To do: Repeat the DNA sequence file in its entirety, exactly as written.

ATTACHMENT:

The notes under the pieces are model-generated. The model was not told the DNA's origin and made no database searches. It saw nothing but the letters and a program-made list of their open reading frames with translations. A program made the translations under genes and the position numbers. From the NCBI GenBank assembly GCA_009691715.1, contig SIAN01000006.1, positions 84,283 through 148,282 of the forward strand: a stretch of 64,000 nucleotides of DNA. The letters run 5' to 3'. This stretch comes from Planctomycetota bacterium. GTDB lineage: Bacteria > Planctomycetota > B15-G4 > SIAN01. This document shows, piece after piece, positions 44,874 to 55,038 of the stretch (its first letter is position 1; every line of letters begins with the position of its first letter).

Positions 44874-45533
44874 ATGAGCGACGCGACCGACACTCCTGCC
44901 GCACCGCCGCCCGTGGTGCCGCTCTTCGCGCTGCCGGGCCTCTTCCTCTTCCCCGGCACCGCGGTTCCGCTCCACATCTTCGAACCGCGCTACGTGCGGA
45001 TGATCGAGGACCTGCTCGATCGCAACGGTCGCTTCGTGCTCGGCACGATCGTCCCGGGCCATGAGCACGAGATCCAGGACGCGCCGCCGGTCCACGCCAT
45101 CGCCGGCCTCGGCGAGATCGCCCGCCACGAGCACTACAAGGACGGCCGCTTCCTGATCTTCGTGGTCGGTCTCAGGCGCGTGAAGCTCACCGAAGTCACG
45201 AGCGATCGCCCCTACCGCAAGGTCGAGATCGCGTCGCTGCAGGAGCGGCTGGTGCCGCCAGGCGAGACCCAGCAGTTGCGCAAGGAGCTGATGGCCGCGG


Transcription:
The notes under the pieces are model-generated. The model was not told the DNA's origin and made no database searches. It saw nothing but the letters and a program-made list of their open reading frames with translations. A program made the translations under genes and the position numbers. From the NCBI GenBank assembly GCA_009691715.1, contig SIAN01000006.1, positions 84,283 through 148,282 of the forward strand: a stretch of 64,000 nucleotides of DNA. The letters run 5' to 3'. This stretch comes from Planctomycetota bacterium. GTDB lineage: Bacteria > Planctomycetota > B15-G4 > SIAN01. This document shows, piece after piece, positions 44,874 to 55,038 of the stretch (its first letter is position 1; every line of letters begins with the position of its first letter).

Positions 44874-45533
44874 ATGAGCGACGCGACCGACACTCCTGCC
44901 GCACCGCCGCCCGTGGTGCCGCTCTTCGCGCTGCCGGGCCTCTTCCTCTTCCCCGGCACCGCGGTTCCGCTCCACATCTTCGAACCGCGCTACGTGCGGA
45001 TGATCGAGGACCTGCTCGATCGCAACGGTCGCTTCGTGCTCGGCACGATCGTCCCGGGCCATGAGCACGAGATCCAGGACGCGCCGCCGGTCCACGCCAT
45101 CGCCGGCCTCGGCGAGATCGCCCGCCACGAGCACTACAAGGACGGCCGCTTCCTGATCTTCGTGGTCGGTCTCAGGCGCGTGAAGCTCACCGAAGTCACG
45201 AGCGATCGCCCCTACCGCAAGGTCGAGATCGCGTCGCTGCAGGAGCGGCTGGTGCCGCCAGGCGAGACCCAGCAGTTGCGCAAGGAGCTGATGGCCGCGG